Derek arrived at eight thirty, punctual as he always was at his desk. Fifteen minutes later, they were perusing the restaurant menu at the Blue Boar inn. Their conversation was a little stilted, the main topic they had in common being work. Louise was more nervous than she would have expected, but the food was good, and after a second glass of wine, she began to relax. She had almost finished the second course, lamb casserole, when her phone rang. She took the device from her bag; furrows of concern formed on her brow when she saw the caller displayed was her landline number.
“Misses Taylor? You’d better come home quick.” The female voice sounded distraught. “It’s Timmy, I can’t get his mask off.”
“All right Michelle, calm down. Let me talk to Timmy. He’s only being difficult.”
“No, you don’t understand. He’s not…it’s not… Timmy? Timmy, what are you doing?” There was a short pause. “No Timmy! No!” The sudden scream from the earpiece almost caused Louise to drop the phone.
“Michelle? Michelle! Are you okay?” There was a clatter as if the phone had fallen then a loud thump. “Michelle!” There was only the brrr from the line, and then silence.
Derek looked up from his food, eyes wide. “Is everything all right?”
“Can you take me home now? Sounds like something awful’s happened.”
“I’m sure it’ll be okay. Finish your meal first. They’re only playing games.” He wiped his mouth in the serviette.
“No Derek! This is serious!” She jumped up from the table almost knocking the chair over.
“Okay…okay. Here’s the car keys. You go and get in, I’ll just settle the bill.” He stood beckoning the waiter as Louise ran for the door.
Fraught with worry, she almost decided to take the car and drive off. She had the engine running when she saw Derek running from the door of the inn. She wriggled across to the passenger seat. “Please hurry Derek.” She was almost crying as he climbed in.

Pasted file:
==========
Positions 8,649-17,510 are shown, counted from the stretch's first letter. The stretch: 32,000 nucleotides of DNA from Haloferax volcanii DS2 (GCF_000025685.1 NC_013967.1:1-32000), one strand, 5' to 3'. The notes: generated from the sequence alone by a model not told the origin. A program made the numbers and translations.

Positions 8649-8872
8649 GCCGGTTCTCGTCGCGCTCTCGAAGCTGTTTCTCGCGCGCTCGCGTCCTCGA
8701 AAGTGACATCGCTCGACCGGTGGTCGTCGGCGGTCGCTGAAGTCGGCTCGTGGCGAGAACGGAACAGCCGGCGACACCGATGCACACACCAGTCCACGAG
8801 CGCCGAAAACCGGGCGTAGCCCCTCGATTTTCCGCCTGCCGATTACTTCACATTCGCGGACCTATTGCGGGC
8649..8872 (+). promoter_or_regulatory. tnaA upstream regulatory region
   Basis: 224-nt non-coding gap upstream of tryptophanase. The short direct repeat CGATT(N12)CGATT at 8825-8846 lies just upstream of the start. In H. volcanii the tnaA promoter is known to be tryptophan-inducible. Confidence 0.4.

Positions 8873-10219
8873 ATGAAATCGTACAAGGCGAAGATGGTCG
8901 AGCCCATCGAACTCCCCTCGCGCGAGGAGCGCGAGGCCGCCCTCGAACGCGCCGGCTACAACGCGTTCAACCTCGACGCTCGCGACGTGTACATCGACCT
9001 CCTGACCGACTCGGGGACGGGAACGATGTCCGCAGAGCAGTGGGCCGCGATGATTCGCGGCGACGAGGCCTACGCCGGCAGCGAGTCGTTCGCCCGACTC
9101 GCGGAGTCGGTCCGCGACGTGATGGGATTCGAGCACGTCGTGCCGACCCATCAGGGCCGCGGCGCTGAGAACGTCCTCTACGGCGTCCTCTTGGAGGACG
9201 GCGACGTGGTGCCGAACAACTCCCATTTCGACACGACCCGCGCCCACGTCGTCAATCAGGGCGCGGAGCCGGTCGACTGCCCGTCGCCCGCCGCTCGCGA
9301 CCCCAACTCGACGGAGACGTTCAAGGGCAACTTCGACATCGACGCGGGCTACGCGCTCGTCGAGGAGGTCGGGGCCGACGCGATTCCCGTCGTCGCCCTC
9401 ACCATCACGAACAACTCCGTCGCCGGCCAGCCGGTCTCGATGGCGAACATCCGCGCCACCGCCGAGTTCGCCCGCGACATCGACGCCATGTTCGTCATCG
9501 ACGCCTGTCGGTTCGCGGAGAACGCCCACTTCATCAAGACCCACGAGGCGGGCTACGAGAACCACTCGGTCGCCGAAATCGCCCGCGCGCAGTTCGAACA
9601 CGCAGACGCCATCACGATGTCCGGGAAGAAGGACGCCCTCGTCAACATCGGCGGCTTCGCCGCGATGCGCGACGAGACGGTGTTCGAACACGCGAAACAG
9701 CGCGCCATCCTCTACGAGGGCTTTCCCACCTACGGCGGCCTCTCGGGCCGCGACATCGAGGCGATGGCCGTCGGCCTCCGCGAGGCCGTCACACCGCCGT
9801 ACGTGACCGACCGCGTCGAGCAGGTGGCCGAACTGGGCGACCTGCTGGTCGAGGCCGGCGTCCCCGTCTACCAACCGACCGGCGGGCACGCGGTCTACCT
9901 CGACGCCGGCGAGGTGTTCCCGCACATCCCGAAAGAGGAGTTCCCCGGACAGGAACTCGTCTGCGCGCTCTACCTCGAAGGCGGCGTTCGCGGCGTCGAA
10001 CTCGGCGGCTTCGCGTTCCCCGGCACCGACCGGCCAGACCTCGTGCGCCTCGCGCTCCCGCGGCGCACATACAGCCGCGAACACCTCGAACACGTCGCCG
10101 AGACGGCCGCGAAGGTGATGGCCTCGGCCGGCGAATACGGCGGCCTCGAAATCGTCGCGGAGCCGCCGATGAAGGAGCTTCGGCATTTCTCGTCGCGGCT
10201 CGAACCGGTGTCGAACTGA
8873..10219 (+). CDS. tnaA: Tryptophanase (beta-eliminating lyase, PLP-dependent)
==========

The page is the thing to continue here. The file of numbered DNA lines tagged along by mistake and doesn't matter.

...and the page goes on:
The car screeched to a halt outside the house. Louise had her door open before the vehicle stopped moving. The house was in darkness. She searched in her bag for the keys as she ran up the three steps to the front door before realising it was already ajar. The door swung inwards at her push, and she searched inside for the light switch. The sudden illumination showed a scene of chaos. The hall table on which the telephone normally rested was knocked over, the phone and stand thrown against the wall. Broken ornaments were scattered across the carpet. There was a thick, dark trail of blood leading into the lounge.
Louise gasped, raising her hand to her mouth. “What’s happened? Derek asked joining her in the doorway. “Oh my God!”
The door to the lounge was partly open. Red handprints were smeared over the white paint. Derek pushed past Louise and went to open it fully. Light from the hall showed Michelle lying in a heap, face down on the floor, with crimson gore still oozing from puncture holes in the side her neck. Derek ran to kneel at her side. He picked up one hand, his fingers searching for a pulse without success. He rolled her onto her back, and emitted a sharp hiss as he sucked air through his teeth. The bulging lifeless eyes showed a look of pain and abject terror.
Louise watched his actions from the doorway. “Where’s Timmy?” Her voice trembled as she spoke.
“I’m here mum.” The voice of the boy standing behind her was calm, gentle.
She turned. “Oh Timmy.” He stood in the passage, his hands behind his back.
She ran to him and wrapped her arms around his shoulder. “Thank God you’re all right. Come on, take this mask off.” She ran her fingers under the long black hair searching for the edge of the vampire face. There was none. “Timmy?” A memory from breakfast flashed through her mind. Had the hair not been white?
“It’s all right mum. Dad’s here now.”
She gasped; a sudden stabbing pain in her stomach caused her to flinch. She stepped back and looked down in horror at the wooden handle of a kitchen knife protruding from her abdomen. A stream of yellow bile ran over the handle as she fell forward, embedding the blade even deeper into her gut when she hit the floor.
“And you must be the new man in her life.”
Derek looked up, surprised to hear the adult voice from behind the vampire mask. Still on his knees, he never saw the meat cleaver sweeping down to embed itself in his skull.
A Story by Robert A Read. aka Mysteral
© October 2009